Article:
PPC-Man Drowning… Too… Many… Keywords…

The keyword long tail is dead. Long live advertising. The first shot (heard ’round most of the search marketing world) in this war against busywork was actually fired in 2002 by Google, when they introduced powerful matching options for AdWords. Too bad some folks haven’t yet heard that shot. This may be an exaggeration for […]

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The keyword long tail is dead. Long live advertising.

The first shot (heard ’round most of the search marketing world) in this war against busywork was actually fired in 2002 by Google, when they introduced powerful matching options for AdWords. Too bad some folks haven’t yet heard that shot.

This may be an exaggeration for effect. But if you’re like me, an experienced paid search pilot with somewhere close to your 10,000 hours in flight time, you’ve probably had enough of bloated ad groups containing hundreds of pointless, longshot, low-to-no-volume keywords.

Some experts in the field are suddenly joining me, jumping on this Long Tail Keyword List Critique bandwagon. One, who used to work in business development for a campaign management platform which shall remain nameless, up until recently sung the praises of the Long Tail to the sky. Until he changed jobs. Now, he says that’s so 2005. The top 10% of your keywords create 99% of sales volume. Or if you make really long keyword lists, the top 1% of your keywords create 99% of your sales volume. Let’s get real.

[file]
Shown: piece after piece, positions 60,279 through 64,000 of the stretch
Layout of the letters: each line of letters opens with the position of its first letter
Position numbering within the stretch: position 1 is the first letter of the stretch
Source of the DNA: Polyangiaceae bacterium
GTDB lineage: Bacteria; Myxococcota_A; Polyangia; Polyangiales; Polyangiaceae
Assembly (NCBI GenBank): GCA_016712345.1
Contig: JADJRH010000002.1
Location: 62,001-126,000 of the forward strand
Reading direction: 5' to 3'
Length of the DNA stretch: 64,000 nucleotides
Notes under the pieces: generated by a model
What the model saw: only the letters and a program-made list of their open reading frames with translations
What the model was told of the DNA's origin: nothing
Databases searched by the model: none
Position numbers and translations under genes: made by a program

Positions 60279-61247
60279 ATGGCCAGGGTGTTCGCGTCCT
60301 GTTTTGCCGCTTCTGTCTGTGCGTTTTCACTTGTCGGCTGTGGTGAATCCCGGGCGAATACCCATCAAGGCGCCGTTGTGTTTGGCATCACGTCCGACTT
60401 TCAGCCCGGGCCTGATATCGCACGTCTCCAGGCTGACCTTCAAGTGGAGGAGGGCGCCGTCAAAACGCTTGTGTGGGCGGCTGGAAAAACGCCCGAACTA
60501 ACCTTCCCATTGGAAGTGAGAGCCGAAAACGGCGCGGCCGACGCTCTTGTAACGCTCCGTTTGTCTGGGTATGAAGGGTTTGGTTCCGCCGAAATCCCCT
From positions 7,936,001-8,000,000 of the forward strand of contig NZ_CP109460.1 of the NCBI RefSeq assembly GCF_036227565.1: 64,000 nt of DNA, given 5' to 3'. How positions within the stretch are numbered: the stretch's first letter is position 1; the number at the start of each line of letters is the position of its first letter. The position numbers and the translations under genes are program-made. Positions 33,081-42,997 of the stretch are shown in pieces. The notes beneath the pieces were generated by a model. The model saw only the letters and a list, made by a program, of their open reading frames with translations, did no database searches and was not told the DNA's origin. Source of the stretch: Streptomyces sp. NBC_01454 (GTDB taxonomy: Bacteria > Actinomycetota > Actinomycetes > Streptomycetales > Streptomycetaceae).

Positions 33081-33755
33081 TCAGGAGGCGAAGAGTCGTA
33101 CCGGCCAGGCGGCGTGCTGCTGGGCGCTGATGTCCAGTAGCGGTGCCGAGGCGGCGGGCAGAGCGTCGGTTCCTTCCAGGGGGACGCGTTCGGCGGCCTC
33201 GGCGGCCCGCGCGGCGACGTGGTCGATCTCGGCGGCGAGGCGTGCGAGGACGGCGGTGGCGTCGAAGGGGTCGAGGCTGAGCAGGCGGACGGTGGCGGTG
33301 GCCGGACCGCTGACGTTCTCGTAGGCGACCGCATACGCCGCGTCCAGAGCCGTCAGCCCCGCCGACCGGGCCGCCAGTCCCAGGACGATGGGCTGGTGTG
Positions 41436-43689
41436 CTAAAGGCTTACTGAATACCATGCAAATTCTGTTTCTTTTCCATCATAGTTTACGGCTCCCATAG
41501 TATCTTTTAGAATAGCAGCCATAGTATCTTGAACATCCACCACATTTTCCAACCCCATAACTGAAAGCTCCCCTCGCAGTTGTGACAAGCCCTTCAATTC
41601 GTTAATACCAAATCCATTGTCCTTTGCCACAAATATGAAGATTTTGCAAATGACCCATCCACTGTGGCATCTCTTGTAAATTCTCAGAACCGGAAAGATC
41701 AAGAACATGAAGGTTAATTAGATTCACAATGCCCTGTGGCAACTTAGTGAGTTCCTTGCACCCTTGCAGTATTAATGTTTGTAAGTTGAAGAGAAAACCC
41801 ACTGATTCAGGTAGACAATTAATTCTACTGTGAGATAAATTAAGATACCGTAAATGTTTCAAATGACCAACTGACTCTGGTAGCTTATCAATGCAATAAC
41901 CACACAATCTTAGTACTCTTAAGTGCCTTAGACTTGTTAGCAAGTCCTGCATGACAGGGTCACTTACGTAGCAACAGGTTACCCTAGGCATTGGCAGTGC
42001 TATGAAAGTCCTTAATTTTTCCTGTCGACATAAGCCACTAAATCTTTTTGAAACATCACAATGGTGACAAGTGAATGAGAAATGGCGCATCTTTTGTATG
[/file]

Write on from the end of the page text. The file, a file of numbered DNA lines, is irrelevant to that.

If I had my choice, this would be my shortest column ever! Maybe I’ve been tweeting too much. Forgetting prepositions. PPC superhero tired. Many keywords. Dragging him down.

First, the requisite disclaimers. Accounts vary. Campaigns can benefit from a lot of keywords, sometimes, if managed correctly.

But the situation I ran across recently was typical. Let’s say the product (name changed to disguise client identity) is “balsa wood sailboats.”

Inside the ad group someone had diligently built years ago, I found hundreds of phrases: [green balsa wood sailboats]. [balsa wood sailboats midwest]. [how to make a balsa wood sailboat]. And my particular favorite: [pinkbalsawoodsailboat]—perhaps a translation from the original German. And hundreds of others. You might think that being so thorough is good campaign management. I don’t think so.

Not to overcomplicate my reaction: I have a pretty good feel for these things. And these pages and pages of keywords were really starting to piss me off.

Part the reason for this visceral reaction boils down to keyword intent. Googler Nick Fox has recently been quoted as saying that focusing Quality Score so heavily on CTR is kind of like using the wisdom of crowds to tell you what is or isn’t relevant. CTR isn’t the only relevancy factor, but if there is a huge disparity from e-commerce industry norms, that should be speaking volumes. So the high-intent words were generating really good CTR’s, in the 3% range. And some of the words that might be more informational or DIY in nature, were eking along at 0.7% or so.

Perhaps rather than asking for each and every low-volume keyword, whether its presence might help a campaign, ask if there is much downside to getting rid of it. If it’s very low volume, and the same search might be covered by a broad or phrase match in the campaign (adding appropriate negatives when time allows), then hyper-efficiency isn’t really doing you much good. And indeed, the presence of such keywords can be hurting the account more than helping (though the impact should be marginal either way): they drag down overall Quality Score, and they could be making the job of analysis just a bit more difficult.

Granularity is good, of course. The ability to tightly target very specific search intents is why we paid search marketers get off on what we do. But you can overdo it. By letting these “passenger” keywords take up too much mental bandwidth, you forget that your job is to make the bold moves—to get the big important things right.

The historical data for the past year of this particular case study campaign backed up my theory.